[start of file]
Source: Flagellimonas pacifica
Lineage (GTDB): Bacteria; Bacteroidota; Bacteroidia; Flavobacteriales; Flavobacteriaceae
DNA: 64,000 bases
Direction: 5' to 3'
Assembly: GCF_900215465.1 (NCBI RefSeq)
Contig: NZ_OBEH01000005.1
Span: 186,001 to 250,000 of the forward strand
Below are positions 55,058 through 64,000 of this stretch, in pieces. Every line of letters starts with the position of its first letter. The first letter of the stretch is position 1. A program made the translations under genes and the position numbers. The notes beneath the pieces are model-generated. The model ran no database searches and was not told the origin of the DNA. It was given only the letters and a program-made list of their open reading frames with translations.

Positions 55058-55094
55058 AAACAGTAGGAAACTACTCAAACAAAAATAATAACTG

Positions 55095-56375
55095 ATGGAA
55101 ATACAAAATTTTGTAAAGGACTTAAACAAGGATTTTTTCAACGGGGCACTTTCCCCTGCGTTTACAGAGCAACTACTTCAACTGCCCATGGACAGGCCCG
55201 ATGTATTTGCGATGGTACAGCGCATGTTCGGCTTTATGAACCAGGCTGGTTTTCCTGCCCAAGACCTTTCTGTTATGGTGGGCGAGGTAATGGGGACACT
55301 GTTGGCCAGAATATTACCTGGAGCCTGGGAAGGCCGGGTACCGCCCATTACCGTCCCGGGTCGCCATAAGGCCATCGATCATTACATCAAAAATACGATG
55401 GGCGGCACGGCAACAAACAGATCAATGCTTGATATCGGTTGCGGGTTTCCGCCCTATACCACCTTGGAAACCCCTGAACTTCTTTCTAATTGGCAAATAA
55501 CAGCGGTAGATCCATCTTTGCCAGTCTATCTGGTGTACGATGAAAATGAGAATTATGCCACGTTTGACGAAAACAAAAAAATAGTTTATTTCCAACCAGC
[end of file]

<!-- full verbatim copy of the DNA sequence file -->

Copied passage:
Source: Flagellimonas pacifica
Lineage (GTDB): Bacteria; Bacteroidota; Bacteroidia; Flavobacteriales; Flavobacteriaceae
DNA: 64,000 bases
Direction: 5' to 3'
Assembly: GCF_900215465.1 (NCBI RefSeq)
Contig: NZ_OBEH01000005.1
Span: 186,001 to 250,000 of the forward strand
Below are positions 55,058 through 64,000 of this stretch, in pieces. Every line of letters starts with the position of its first letter. The first letter of the stretch is position 1. A program made the translations under genes and the position numbers. The notes beneath the pieces are model-generated. The model ran no database searches and was not told the origin of the DNA. It was given only the letters and a program-made list of their open reading frames with translations.

Positions 55058-55094
55058 AAACAGTAGGAAACTACTCAAACAAAAATAATAACTG

Positions 55095-56375
55095 ATGGAA
55101 ATACAAAATTTTGTAAAGGACTTAAACAAGGATTTTTTCAACGGGGCACTTTCCCCTGCGTTTACAGAGCAACTACTTCAACTGCCCATGGACAGGCCCG
55201 ATGTATTTGCGATGGTACAGCGCATGTTCGGCTTTATGAACCAGGCTGGTTTTCCTGCCCAAGACCTTTCTGTTATGGTGGGCGAGGTAATGGGGACACT
55301 GTTGGCCAGAATATTACCTGGAGCCTGGGAAGGCCGGGTACCGCCCATTACCGTCCCGGGTCGCCATAAGGCCATCGATCATTACATCAAAAATACGATG
55401 GGCGGCACGGCAACAAACAGATCAATGCTTGATATCGGTTGCGGGTTTCCGCCCTATACCACCTTGGAAACCCCTGAACTTCTTTCTAATTGGCAAATAA
55501 CAGCGGTAGATCCATCTTTGCCAGTCTATCTGGTGTACGATGAAAATGAGAATTATGCCACGTTTGACGAAAACAAAAAAATAGTTTATTTCCAACCAGC